Posts Tagged ‘goal of the month’

The shadow cabinet goal of the month competition

24/06/2011, 07:40:44 AM

by Atul Hatwal

Readers pick from Balls, Burnham, Cooper, Creagh and Jowell for June’s title

After another month of shambolic Tory U-turns but without any perceptible Labour progress, both sides find themselves pretty much where they left off in May.

Although little has fundamentally changed in the electoral race, amidst the melee, there were some pointed moments from Labour.  The five contenders for the goal of the month are, in alphabetical order, Ed Balls, Andy Burnham, Yvette Cooper, Mary Creagh and Tessa Jowell.

1. Balls doubles down on his plan for the deficit

The main Labour story in June was about Ed Miliband’s leadership. It sucked up so much media oxygen that a fundamental shift in Labour’s approach on the economy was largely over-shadowed.

On the 16th June, Ed Balls gave a speech at the LSE where he committed Labour to a multi-billion pound tax cut by temporarily reversing the VAT rise.

It’s a bold move. And the logic is clear. Poor economic figures and anaemic growth are pointing the way potentially to a Greek tragedy.

But it is a gamble.

The polls show persistent public mistrust of Labour on the finances. Many of Balls’ colleagues in the shadow cabinet are deeply uneasy or opposed.  And the Tories now have a new £51bn spending black-hole attack-line on Labour.

If the cuts aren’t terminal and the UK economy does recover, even slowly, then the cost of the gamble in terms of public confidence in Labour’s economic competence will be high.

If the economy does sink into years of coma and the government is driven to take measures to jump-start growth, Balls will assume St.Vincent of Twickenham’s  title as politics’ economic sage.

What is not in doubt is that this is defining moment for Labour.

2. Andy Burnham teaches the Dept forEducation to count

Each month brings another gaffe from the Department for Education. In June it was slipshod accounting with serial over-payments to Academies.

Burnham’s delivery combines his usual eloquence and authenticity. But it is the substance of his point that is most striking.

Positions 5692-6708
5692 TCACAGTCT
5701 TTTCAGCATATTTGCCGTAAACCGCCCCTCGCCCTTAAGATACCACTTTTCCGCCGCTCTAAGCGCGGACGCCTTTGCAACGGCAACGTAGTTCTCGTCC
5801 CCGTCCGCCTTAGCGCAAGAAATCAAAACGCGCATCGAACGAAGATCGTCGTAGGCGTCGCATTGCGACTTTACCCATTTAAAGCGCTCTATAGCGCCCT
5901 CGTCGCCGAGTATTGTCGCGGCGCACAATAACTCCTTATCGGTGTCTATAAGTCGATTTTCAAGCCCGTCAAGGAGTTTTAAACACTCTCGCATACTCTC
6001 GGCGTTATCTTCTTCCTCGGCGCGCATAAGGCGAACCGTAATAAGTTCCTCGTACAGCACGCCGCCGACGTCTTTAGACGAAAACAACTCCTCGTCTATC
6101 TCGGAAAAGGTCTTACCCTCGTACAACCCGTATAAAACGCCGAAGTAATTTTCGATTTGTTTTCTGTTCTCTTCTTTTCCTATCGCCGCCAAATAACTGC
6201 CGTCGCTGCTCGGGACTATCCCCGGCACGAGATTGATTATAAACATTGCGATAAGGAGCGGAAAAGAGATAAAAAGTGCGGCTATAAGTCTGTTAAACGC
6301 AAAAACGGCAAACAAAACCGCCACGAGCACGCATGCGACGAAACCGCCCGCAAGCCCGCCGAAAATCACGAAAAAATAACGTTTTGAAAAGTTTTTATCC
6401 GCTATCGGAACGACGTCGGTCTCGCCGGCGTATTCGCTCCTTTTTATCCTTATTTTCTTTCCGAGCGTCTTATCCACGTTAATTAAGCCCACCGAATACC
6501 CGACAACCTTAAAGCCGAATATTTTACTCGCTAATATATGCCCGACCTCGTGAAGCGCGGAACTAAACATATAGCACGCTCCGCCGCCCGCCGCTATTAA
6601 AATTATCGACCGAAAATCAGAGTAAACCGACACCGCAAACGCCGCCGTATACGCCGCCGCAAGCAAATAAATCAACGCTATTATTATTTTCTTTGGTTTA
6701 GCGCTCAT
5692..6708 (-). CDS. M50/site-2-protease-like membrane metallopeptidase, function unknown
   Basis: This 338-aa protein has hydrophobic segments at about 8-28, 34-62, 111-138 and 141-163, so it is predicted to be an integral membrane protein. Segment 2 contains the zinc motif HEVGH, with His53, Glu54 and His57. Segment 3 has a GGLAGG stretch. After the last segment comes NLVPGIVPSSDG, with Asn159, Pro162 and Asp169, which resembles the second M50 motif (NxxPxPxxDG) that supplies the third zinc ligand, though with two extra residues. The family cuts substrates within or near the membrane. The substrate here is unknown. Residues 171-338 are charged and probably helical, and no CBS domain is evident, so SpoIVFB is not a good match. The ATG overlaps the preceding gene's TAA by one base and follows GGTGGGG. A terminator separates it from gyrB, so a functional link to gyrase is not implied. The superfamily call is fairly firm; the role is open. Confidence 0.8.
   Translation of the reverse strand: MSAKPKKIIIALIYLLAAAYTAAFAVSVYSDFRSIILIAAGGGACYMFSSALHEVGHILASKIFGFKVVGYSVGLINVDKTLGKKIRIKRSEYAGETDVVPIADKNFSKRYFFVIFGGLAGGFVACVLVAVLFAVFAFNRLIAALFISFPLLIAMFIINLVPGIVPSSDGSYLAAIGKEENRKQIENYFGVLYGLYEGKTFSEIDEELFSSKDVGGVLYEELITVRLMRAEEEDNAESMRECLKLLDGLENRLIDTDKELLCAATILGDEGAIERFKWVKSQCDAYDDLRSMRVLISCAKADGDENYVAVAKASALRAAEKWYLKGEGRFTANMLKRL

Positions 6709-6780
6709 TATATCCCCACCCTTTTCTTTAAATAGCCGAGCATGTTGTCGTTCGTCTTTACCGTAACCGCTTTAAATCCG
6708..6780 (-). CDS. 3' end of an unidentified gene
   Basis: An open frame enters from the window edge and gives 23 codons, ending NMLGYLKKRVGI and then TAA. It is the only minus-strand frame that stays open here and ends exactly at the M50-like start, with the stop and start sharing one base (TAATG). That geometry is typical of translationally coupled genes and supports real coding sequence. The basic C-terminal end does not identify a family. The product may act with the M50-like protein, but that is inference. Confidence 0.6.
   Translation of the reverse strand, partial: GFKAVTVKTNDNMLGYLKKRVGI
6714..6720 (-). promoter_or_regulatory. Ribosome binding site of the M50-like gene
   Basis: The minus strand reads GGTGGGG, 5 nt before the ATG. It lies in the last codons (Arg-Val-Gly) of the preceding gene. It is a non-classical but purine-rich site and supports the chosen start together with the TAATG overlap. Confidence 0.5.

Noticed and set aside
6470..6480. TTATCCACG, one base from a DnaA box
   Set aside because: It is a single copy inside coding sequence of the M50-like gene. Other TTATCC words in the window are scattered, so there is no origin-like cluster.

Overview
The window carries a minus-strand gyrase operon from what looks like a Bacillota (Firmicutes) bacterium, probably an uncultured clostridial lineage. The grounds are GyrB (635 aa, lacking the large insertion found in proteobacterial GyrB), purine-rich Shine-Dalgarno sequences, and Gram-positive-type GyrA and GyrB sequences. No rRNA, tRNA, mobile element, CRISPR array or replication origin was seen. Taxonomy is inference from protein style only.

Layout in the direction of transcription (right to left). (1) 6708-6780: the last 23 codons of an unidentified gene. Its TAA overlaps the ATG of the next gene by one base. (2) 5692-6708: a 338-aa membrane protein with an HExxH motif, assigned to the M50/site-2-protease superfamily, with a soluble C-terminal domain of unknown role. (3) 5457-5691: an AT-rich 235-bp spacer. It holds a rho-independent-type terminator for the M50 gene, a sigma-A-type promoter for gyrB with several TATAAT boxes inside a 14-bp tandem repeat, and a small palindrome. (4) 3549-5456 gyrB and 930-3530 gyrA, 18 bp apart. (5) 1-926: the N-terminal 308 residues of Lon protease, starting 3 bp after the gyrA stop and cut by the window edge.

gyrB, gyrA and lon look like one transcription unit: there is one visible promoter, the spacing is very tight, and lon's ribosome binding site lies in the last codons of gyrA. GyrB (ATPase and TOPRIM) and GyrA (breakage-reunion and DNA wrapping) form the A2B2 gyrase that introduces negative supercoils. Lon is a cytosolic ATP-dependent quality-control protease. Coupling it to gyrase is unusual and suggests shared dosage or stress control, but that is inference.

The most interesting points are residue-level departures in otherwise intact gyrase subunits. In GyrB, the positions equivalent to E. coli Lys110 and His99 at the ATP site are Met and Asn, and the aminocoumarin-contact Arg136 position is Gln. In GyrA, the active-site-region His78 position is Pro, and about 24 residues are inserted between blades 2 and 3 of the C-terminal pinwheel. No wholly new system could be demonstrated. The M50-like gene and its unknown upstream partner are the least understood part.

Without proper accounting, the whole cuts programme is purely an academic exercise. Plans will remain just that, completely disconnected from reality.  It’s a systemic flaw in the way the department for Education operates which will generate several more urgent questions in the future.

Although Burnham is palpably frustrated with the department’s incompetence and Gove’s insouciance in not even bothering to attend proceedings, he is laying important groundwork.

Each time an urgent question lands, a little more credibility ebbs away from the Department.  In the end, a tipping point will be reached and the state of constant political meltdown which engulfed the Home Office in the last Labour government will come to Education.

It’s just a matter of time. (more…)

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Denham nicks it from Balls for goal of the month

22/05/2011, 06:50:50 PM

Denham overtakes Balls in last hour of voting to win by less than 2%

In a dramatic last gasp victory, John Denham overtook long time leader Ed Balls to win the shadow cabinet goal of the month. Denham received 36.5% of the votes cast compared to Balls on 34.6%.

Andy Burnham was third with 19.2% with John Healey on 5.8% and Douglas Alexander on 3.9%.

Since voting started on Friday, John Denham and Ed Balls were level pegging in the public vote until Balls opened up a narrow lead late on Saturday. Balls seemed set to hold on for victory only to be overhauled by John Denham in the last hour of the competition.

The closeness of the vote is in marked contrast to last month, where Ed Balls’ winning margin was over 40%.

Denham’s victory comes off the back of securing his first urgent question since the shadow cabinet was formed.